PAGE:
The food of the Eastern peoples generally may be classified into four groups: grains, vegetables, fruits, and animal foods. Wheat, barley, millet, spelt, lentils, beans, cucumbers, onions, leeks, garlic, saltwort, pods of the carob tree referred to as “husks,” and wild gourds were all eaten. The corn referred to in the Bible (kjv) was wheat. The grain was often picked in the field, rubbed in the hands to separate it from the chaff, and eaten raw (
No meal was considered complete without bread. Edersheim points out that the blessing was spoken over the bread and was presumed to cover all of the food that followed. Bread was both leavened and unleavened. Sometimes honey and oil were mixed into the dough as it was being made in the kneading troughs or wooden bowls. In times of poverty bread was made from beans, millet, and spelt (
Spices, used freely as flavors, consisted of cummin or dill, mustard or mint. Salt also became an important item in the diet of these people.
Fruits grew in great abundance in Palestine and consisted of grapes, figs, olives, mulberries, pomegranates, oranges, lemons, melons, dates, almonds, and walnuts. Grapes were eaten as fresh food and dried as raisins. They were the chief source of the wines, which were used both sweet and fermented. Olives were eaten as food as well as used to make olive oil. There were two kinds of figs, early (
The bulk of the meat came from sheep, lambs, kids, and fatted calves. Pork was eaten, but not by the Hebrews. Some game such as the hart, gazelle, goat, antelope, and deer, as well as doves, turtledoves, and quails, formed part of the meat diet. Some eggs were used for food (
Knives, forks, and spoons were not used in eating. The hands were usually washed and a prayer was offered before the meal. Meat was cooked and placed with its gravy in a large dish on the table. The contents were taken either with the fingers or placed on bread and carried to the mouth. The Egyptians sat at a small round table for their meals. The early Hebrews sat, knelt, or squatted as they ate, but later they evidently reclined at meals. The custom of reclining, probably derived from the Persians, became the NT practice. Women were sometimes included and sometimes excluded at mealtime. Three generally lay on one couch, thus the head of one was on the bosom of another (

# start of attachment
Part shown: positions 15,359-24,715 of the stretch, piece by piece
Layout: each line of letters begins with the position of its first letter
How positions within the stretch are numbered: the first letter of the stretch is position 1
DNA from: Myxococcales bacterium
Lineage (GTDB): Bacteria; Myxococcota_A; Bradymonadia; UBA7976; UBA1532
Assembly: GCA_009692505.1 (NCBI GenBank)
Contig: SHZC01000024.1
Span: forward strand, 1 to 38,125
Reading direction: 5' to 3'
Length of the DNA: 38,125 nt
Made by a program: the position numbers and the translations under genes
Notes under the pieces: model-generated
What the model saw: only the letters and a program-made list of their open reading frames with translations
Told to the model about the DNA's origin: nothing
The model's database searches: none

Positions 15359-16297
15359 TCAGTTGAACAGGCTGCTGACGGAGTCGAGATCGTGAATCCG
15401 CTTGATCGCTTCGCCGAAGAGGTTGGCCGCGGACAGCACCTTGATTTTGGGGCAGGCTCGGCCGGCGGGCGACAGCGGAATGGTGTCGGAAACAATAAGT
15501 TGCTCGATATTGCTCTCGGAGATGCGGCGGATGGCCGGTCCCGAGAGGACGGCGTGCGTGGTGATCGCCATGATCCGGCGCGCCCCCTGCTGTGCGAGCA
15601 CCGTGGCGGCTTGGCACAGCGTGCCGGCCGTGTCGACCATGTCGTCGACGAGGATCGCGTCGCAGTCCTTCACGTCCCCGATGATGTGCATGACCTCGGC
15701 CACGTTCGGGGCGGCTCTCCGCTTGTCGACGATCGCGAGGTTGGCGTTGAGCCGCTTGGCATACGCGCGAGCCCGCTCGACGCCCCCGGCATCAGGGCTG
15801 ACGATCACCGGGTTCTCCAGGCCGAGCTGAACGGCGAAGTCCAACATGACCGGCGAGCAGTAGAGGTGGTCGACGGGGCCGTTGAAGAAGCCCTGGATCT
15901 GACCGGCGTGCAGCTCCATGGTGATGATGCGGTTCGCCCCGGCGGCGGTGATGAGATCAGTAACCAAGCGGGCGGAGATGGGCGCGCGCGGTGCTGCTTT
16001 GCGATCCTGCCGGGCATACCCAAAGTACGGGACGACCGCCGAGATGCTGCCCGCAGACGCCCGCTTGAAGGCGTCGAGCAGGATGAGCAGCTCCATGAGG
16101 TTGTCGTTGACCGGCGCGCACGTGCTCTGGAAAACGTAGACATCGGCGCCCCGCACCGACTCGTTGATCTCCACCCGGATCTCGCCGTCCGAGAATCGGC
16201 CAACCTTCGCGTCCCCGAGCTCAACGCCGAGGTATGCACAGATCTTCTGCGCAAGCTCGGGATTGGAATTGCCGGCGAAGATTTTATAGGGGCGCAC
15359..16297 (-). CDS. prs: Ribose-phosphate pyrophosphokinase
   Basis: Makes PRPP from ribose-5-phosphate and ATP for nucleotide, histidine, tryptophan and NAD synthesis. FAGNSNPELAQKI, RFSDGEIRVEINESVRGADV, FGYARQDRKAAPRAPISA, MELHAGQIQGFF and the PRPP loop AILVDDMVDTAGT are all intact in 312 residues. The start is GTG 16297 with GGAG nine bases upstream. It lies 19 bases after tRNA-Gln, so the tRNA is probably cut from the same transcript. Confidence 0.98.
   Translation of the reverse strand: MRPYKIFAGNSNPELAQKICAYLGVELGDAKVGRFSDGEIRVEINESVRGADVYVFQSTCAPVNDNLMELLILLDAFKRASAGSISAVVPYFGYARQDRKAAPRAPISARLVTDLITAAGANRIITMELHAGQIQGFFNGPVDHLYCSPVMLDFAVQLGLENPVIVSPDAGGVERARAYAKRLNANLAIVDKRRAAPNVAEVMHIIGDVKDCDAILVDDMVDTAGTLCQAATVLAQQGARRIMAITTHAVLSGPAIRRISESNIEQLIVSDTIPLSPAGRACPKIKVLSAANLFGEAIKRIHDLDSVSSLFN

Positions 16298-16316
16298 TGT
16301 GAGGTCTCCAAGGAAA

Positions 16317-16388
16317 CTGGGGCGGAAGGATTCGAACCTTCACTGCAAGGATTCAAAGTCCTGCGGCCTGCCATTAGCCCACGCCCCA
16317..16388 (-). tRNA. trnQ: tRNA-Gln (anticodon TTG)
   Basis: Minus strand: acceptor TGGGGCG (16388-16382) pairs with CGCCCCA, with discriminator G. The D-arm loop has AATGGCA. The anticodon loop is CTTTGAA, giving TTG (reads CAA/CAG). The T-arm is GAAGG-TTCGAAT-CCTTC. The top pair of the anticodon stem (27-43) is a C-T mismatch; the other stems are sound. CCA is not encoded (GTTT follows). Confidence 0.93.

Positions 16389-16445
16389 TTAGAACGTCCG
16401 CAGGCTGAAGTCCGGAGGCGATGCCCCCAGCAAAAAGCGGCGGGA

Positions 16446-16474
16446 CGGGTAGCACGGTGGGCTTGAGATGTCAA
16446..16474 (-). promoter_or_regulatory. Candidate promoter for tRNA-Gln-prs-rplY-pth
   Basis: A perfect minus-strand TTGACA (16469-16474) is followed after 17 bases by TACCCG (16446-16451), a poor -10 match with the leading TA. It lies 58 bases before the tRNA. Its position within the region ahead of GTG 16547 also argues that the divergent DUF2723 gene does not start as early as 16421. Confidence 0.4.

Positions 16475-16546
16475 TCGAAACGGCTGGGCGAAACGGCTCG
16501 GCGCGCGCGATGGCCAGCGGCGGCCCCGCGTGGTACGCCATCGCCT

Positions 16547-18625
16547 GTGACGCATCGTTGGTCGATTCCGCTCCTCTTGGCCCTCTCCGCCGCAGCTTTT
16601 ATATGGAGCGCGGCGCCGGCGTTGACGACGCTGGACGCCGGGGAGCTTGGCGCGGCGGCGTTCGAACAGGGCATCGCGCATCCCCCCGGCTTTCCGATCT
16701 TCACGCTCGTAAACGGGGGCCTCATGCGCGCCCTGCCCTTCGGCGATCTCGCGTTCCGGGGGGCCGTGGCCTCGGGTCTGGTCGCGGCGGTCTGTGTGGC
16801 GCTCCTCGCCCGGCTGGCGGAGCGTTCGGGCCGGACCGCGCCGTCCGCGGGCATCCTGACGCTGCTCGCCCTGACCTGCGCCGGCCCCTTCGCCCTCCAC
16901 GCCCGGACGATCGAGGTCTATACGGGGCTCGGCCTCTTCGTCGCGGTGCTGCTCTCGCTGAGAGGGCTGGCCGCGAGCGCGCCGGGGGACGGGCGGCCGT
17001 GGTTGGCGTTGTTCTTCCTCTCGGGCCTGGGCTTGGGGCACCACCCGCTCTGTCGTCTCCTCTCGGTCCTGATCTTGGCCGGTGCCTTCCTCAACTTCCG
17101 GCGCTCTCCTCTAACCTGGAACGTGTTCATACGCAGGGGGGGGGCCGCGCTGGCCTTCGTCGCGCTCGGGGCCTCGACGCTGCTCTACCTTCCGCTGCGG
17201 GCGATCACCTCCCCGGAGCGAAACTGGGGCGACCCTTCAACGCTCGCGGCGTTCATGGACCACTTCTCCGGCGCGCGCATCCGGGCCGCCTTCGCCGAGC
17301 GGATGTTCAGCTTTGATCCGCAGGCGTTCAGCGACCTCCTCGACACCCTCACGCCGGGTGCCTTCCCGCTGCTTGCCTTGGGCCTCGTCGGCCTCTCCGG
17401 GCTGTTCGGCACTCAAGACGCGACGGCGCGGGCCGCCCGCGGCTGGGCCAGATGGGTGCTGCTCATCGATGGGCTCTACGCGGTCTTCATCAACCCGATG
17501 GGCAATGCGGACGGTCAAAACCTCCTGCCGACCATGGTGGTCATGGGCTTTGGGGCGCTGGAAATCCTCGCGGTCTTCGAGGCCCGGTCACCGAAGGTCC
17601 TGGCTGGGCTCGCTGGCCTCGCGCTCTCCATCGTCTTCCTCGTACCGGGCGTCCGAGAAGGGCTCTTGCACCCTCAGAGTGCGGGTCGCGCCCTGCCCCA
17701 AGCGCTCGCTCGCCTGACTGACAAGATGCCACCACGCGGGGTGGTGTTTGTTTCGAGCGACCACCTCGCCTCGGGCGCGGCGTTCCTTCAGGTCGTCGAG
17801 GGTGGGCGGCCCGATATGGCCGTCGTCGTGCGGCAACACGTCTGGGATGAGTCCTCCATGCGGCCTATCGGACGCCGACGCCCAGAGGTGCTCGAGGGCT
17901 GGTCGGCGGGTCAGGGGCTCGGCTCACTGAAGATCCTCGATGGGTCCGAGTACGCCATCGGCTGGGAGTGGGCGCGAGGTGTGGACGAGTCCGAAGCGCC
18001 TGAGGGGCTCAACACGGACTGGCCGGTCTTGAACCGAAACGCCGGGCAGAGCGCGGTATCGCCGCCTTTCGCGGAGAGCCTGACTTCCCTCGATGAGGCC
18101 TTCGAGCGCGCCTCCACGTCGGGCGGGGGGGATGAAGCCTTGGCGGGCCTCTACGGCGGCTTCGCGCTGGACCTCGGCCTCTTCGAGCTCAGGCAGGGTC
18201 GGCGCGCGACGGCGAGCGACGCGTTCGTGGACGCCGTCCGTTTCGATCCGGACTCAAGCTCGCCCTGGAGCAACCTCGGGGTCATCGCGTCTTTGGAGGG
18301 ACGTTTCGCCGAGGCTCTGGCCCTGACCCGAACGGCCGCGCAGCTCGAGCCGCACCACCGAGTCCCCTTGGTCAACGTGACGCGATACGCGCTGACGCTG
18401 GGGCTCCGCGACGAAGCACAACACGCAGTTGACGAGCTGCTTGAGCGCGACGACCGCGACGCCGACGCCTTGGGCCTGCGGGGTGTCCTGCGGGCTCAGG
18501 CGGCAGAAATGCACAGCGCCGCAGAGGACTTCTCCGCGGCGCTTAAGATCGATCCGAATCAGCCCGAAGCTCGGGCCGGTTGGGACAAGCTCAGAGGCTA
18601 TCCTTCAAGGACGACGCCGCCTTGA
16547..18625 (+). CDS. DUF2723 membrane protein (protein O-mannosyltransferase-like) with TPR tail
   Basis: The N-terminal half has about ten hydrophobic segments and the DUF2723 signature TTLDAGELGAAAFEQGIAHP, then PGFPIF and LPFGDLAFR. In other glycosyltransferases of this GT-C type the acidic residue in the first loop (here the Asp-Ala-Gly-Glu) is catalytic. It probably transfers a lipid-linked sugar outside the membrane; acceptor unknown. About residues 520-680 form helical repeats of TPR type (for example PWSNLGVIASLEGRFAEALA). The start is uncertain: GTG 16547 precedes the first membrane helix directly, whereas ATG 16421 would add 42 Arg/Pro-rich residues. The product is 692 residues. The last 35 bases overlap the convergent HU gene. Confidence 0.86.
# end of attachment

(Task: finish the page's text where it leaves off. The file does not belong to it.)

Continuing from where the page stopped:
Food was cooked in a variety of ways over a fire made from charcoal (
MEALS. Time of eating, foods served, manner of eating, and treatment of guests are all important aspects of mealtime in the ancient Near E.
There are a number of words in the Bible to express the idea of meals and of eating:
3. עֵ֣ת אֹ֗כֶל (lit., time of eating), “mealtime” (
4. אֲרֻחָה, H786, (“meal,” “allowance of food,” from word meaning wander, journey), “dinner” (
8. See also expressions such as “sit at table” (“at meat,” KJV).
Time of eating.
Only two meals a day were usually eaten (
Place of eating.
At family meals in the earliest times the Hebrews usually sat on the ground on mats to eat. Men and women ate together (
Abraham served his guests outdoors (
The harvester’s fare consisted of bread dipped in vinegar and parched grain (
The wayfarer’s meals.
Guests at meals
Duties of host.
Serving of food.
The king’s table.
Ancient Oriental rulers gave banquets that are still unmatched for opulence. A tiny lapis-lazuli cylinder seal carved before 3000 b.c. shows a banquet of Queen Shub-ad with guests seated on little stools, receiving from servants goblets of wine while other servants are fanning to keep them cool. Akhenaton of Egypt served in a spacious dining hall with garlands hanging from pillars while slaves cooled the air with fans. He had a summer dining room in a garden on a tiny island on an artificial lake. Egyptians did not eat at the same table with foreigners (
Taboos and restrictions.
The Mesopotamians emphasized that sacrifice was a meal provided for the god, and
The NT ritual of the Lord’s Supper is a ritual meal derived from the Jewish Passover and instituted by Jesus (